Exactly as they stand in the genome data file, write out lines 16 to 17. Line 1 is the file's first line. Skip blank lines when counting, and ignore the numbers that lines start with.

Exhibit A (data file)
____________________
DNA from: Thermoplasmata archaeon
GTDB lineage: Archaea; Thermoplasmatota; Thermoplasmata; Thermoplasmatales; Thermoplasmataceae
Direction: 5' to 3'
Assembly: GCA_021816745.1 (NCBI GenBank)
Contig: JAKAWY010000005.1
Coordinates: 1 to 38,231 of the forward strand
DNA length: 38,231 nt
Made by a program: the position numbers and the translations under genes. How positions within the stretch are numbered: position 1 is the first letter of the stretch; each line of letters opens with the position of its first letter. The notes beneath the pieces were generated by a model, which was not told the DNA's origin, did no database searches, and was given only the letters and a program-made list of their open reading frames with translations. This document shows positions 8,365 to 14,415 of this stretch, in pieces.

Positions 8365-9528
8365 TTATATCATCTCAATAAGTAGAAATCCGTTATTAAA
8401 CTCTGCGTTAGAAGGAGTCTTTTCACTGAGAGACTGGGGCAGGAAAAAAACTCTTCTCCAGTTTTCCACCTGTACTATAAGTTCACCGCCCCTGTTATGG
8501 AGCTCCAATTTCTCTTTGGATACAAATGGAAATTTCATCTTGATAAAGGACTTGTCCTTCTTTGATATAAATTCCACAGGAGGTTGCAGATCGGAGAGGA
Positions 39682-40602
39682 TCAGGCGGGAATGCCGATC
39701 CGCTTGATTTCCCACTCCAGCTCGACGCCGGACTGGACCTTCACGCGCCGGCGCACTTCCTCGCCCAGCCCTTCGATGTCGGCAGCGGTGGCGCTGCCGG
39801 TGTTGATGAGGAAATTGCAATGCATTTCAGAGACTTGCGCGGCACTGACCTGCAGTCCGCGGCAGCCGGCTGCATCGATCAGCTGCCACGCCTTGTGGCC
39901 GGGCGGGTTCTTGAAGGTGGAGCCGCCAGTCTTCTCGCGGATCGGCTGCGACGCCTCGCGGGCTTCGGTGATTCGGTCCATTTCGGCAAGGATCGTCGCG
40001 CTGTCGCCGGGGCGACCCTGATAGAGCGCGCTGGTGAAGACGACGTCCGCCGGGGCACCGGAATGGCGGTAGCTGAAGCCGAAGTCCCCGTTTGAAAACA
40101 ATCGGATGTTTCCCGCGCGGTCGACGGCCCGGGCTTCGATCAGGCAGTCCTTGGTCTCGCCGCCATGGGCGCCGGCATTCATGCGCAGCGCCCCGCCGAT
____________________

39801 TGTTGATGAGGAAATTGCAATGCATTTCAGAGACTTGCGCGGCACTGACCTGCAGTCCGCGGCAGCCGGCTGCATCGATCAGCTGCCACGCCTTGTGGCC
39901 GGGCGGGTTCTTGAAGGTGGAGCCGCCAGTCTTCTCGCGGATCGGCTGCGACGCCTCGCGGGCTTCGGTGATTCGGTCCATTTCGGCAAGGATCGTCGCG